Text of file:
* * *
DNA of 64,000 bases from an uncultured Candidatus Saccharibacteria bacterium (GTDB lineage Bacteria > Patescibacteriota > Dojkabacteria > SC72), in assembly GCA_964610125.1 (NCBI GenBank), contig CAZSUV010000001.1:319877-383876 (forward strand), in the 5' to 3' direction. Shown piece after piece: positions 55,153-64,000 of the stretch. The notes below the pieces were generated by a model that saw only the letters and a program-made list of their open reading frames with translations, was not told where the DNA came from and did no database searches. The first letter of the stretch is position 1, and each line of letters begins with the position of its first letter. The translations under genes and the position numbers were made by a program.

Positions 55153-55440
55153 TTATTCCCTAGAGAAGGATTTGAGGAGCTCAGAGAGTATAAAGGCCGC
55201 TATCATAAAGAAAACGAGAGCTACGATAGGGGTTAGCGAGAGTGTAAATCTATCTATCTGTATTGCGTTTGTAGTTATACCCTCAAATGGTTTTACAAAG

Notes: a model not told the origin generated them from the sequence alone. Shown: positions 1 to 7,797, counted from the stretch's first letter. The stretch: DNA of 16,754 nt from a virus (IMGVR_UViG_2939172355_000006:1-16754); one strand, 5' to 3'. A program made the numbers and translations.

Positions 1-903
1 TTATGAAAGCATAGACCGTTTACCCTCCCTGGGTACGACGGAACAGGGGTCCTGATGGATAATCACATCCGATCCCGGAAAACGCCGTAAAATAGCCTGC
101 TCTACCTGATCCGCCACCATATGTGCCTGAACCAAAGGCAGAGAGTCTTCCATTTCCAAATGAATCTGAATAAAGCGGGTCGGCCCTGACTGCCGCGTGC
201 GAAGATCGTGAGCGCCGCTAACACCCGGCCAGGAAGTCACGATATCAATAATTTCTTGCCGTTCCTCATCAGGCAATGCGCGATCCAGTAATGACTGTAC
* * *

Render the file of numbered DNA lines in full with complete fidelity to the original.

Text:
DNA of 64,000 bases from an uncultured Candidatus Saccharibacteria bacterium (GTDB lineage Bacteria > Patescibacteriota > Dojkabacteria > SC72), in assembly GCA_964610125.1 (NCBI GenBank), contig CAZSUV010000001.1:319877-383876 (forward strand), in the 5' to 3' direction. Shown piece after piece: positions 55,153-64,000 of the stretch. The notes below the pieces were generated by a model that saw only the letters and a program-made list of their open reading frames with translations, was not told where the DNA came from and did no database searches. The first letter of the stretch is position 1, and each line of letters begins with the position of its first letter. The translations under genes and the position numbers were made by a program.

Positions 55153-55440
55153 TTATTCCCTAGAGAAGGATTTGAGGAGCTCAGAGAGTATAAAGGCCGC
55201 TATCATAAAGAAAACGAGAGCTACGATAGGGGTTAGCGAGAGTGTAAATCTATCTATCTGTATTGCGTTTGTAGTTATACCCTCAAATGGTTTTACAAAG

Notes: a model not told the origin generated them from the sequence alone. Shown: positions 1 to 7,797, counted from the stretch's first letter. The stretch: DNA of 16,754 nt from a virus (IMGVR_UViG_2939172355_000006:1-16754); one strand, 5' to 3'. A program made the numbers and translations.

Positions 1-903
1 TTATGAAAGCATAGACCGTTTACCCTCCCTGGGTACGACGGAACAGGGGTCCTGATGGATAATCACATCCGATCCCGGAAAACGCCGTAAAATAGCCTGC
101 TCTACCTGATCCGCCACCATATGTGCCTGAACCAAAGGCAGAGAGTCTTCCATTTCCAAATGAATCTGAATAAAGCGGGTCGGCCCTGACTGCCGCGTGC
201 GAAGATCGTGAGCGCCGCTAACACCCGGCCAGGAAGTCACGATATCAATAATTTCTTGCCGTTCCTCATCAGGCAATGCGCGATCCAGTAATGACTGTAC